Why is the dollar higher than the rupee?

Rupee Vs Dollar

Indian National Rupee (INR) and US Dollar (USD) are the legal tenders in India and the US respectively. However, in international trade Rupee lacks the ability to be considered while Dollar, Gold. And some other currencies like Euro and Yen are accepted by almost all countries. Thus the dollar is an international currency while the Rupee is a currency in India only. 

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Why Does The Value Of The Rupee Fluctuate Against The US Dollar?

The value of any currency in the international market is determined by the supply and demand of the currency in the foreign exchange market. More demand for a currency and insufficient supply of it decreases its exchange rate value, thus improving the value of the currency. The value of the exchange rates fluctuation depends on various factors such as relative supply and demand for currencies, economic growth of countries, inflation outlook, capital flows, and so on.

What makes the Dollar stronger than the Rupee? 

All the trade and financial exchanges:

  • loans, or overseas investments,
  • Foreign Direct Investment (FDI) or
  • Foreign Institutional Investment (FII)

All these determine the capital of any country and affect the value of its currency. If any country exports more than it imports, then the value of currency will improve. And in case of vice versa, the value of currency will deteriorate. 

The export to a country will bring dollars from the international market for the sold goods and services. Similarly, imports increase demand for dollars and the value of currency decreases. 

If there is foreign capital inflow in India through FDI or FII, then the supply of dollars will be much higher than demand. And the Rupee will strengthen against the dollar. Similarly Rupee will depreciate in case of net capital outflow,

Other Factors

Dollar is an international reserve currency, more interest rates  suggest higher returns. And the US is the largest economy of the world. So this minimizes the risk and the demand of the dollar increases. It is because of the difference between the US economy and the Indian economy. That the dollar is stronger than the Rupee.

After World War II  the U.S. dollar (USD) became the most powerful currency in the world. By dominating international trades and transactions, more than sixty percent of global foreign reserves were in USD. Thus it became the most common reserve currency in the world.

As the value of foreign currency increases, exports get cheaper and imports get expensive. The vice-versa is also true.

Let us see some history

Rupee After India’s Independence

After 1947, India had no foreign debt or credit. So, It could have meant that 1USD = 1INR. But 1944, each country was required to value its currency in terms of the dollar. On that time compared to gold at $35 per ounce. India, as part of the agreement, started following the system of exchange rates. This was a floating exchange rate and that is why the value of the rupee fluctuates.

  1 USD equals 25.92 INR in 1992. Since then the rupee kept falling, By 2002, 1 USD equal to Rs 48.99.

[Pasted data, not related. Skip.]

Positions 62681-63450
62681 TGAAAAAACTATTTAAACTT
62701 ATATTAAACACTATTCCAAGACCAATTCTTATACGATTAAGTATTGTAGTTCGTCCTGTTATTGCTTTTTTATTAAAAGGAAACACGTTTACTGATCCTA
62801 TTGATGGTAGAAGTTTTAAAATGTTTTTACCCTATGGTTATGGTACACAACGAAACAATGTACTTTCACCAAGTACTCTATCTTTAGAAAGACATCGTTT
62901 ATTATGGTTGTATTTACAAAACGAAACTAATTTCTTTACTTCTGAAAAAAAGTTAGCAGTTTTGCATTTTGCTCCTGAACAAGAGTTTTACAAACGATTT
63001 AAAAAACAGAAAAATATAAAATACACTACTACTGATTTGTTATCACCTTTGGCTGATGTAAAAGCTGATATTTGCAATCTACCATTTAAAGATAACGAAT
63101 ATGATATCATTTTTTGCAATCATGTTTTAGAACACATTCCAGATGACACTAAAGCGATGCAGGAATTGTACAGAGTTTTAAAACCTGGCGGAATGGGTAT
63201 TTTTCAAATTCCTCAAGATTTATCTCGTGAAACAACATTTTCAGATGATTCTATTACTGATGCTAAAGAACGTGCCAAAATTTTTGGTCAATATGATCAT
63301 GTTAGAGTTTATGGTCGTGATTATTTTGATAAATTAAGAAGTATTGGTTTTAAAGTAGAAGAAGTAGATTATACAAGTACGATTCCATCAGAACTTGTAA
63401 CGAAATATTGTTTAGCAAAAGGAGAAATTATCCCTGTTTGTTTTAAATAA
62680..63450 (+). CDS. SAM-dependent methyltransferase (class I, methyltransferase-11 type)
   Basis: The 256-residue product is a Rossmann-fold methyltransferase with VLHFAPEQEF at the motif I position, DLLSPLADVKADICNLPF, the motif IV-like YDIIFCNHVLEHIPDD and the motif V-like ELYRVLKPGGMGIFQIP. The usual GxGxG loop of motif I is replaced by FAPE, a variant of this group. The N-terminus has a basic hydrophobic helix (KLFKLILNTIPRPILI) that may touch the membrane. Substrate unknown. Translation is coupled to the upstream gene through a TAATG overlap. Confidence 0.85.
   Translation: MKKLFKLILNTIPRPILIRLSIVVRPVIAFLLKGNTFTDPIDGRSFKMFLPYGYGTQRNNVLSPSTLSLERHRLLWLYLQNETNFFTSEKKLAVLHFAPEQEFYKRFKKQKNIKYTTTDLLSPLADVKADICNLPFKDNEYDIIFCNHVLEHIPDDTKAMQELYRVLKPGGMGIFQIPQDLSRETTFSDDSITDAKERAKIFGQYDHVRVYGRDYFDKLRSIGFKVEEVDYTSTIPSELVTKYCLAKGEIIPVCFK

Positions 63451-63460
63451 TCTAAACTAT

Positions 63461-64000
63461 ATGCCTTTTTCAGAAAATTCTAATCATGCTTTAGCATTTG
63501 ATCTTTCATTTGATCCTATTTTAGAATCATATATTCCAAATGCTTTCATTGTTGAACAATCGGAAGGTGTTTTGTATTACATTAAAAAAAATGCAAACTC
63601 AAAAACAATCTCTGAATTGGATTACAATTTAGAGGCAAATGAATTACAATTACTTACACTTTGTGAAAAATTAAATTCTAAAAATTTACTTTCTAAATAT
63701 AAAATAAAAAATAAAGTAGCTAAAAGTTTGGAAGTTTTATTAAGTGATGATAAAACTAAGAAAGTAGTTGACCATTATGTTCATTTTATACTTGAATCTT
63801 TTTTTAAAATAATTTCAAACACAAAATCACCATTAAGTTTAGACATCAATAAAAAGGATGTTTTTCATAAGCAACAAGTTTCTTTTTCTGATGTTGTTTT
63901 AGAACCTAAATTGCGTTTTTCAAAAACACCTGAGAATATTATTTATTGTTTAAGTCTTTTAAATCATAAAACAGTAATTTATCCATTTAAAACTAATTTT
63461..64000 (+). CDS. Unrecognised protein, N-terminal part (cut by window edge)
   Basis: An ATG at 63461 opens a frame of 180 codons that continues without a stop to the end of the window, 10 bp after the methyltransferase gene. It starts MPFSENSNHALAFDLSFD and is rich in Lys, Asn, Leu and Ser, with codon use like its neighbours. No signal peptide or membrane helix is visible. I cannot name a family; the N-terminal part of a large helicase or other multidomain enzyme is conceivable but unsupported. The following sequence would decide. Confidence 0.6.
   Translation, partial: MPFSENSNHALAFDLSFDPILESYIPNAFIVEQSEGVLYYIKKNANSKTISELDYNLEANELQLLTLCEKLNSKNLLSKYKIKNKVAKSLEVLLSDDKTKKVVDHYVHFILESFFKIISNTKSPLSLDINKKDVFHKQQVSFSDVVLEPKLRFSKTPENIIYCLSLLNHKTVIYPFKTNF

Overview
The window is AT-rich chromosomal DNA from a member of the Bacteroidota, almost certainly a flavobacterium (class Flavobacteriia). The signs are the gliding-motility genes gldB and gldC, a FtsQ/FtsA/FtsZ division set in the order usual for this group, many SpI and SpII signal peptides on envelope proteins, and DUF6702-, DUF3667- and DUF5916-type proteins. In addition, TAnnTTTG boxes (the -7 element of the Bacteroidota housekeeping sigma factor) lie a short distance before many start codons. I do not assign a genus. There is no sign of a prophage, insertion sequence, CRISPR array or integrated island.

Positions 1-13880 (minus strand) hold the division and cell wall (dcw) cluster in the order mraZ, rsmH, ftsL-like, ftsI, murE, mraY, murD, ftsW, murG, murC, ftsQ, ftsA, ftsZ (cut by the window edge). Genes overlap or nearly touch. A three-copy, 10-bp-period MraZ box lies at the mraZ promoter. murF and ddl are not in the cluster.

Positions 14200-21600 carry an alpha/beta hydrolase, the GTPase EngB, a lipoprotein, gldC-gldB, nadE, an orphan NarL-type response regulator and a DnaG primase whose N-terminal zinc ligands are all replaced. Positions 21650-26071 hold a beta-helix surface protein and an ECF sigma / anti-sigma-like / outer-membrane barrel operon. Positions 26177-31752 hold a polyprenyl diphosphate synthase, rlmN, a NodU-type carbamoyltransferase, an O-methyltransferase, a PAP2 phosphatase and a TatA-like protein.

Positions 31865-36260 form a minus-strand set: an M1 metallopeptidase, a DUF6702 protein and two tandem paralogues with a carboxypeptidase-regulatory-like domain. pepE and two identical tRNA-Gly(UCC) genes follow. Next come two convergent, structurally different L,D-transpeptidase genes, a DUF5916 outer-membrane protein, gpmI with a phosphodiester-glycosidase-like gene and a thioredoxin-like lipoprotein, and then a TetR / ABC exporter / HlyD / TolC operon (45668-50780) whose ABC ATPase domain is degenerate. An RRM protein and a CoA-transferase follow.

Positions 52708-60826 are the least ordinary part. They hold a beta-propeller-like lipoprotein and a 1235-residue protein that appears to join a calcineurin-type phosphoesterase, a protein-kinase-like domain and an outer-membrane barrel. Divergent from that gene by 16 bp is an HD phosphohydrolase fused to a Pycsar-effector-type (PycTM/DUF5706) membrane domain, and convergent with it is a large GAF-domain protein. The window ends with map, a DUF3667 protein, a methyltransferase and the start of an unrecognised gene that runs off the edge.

In 2007, the rupee’s value got to Rs 39.27 due to the foreign direct investment (FDI) inflow into the country.

Read more on the best remittance options for exchange rate fluctuations.

Again in 2008, the global financial crisis put up an end. And the rupee valued as low as Rs 51.75 by 2009. By 2013, 1 USD equals Rs 56.57.

What Controls The Supply And Demand Of the Rupee?

RBI controls the regulatory body of all the banks in India. It controls the supply and demand for the rupee in various ways. One of the ways is that it asks all the banks to either increase or decrease the interest rates. For instance, RBI ordered all the banks to increase interest rates on rupee accounts of Non-Resident Indians. As a result of this, the inflow of currency from NRIs went up and the demand for rupees was raised. Similarly, if the RBI orders to decrease the interest rates the rupee will depreciate.

Another way is that the RBI sells and buys US dollars in the international market. To control the value of our currency,the rupee.

Some of the other ways through the Reserve Bank of India, that controls the exchange rate.

Cash Reserve Ratio

RBI regulates the minimum deposit amount that a bank can keep reserve.

Statutory Liquidity Ratio

RBI regulates the minimum deposits that a bank needs to maintain in form of cash and  gold.

Repo Rate:

RBI regulates the rate at which it lends money to the banks.

Inflation —

Inflation measures the degree of economic stability of any economy. Foreign investments are attracted by a low and stable inflation rate.

In 2013, demand of the dollar was increased due to foreign investments pulling out capital from the debt market and as result of that the Rupee depreciated against the USD, from 55.48 INR to 57.07 INR within 15 days.


As you saw, the Indian currency is very volatile in nature. The value of INR is often  affected by international crude oil prices.

A fall in:

All these contribute to the dropping value of the INR. Imported goods become expensive, foreign travel and fees for studying abroad become costly due to devaluation of the currency.

Although, a strong currency does not necessarily mean good. The devaluation of the rupee has helped the Indian economy during an economic crisis. It has lowered the exchange rate and has improved the balance of trade. As a matter of the floating exchange rate system, the value of USD/INR is determined. By market forces and several international forces this USD/INR value will be considered.

The dropping value of the currency is a natural consequence. For a developing economy like India, this dropping value is likely to continue in the future.

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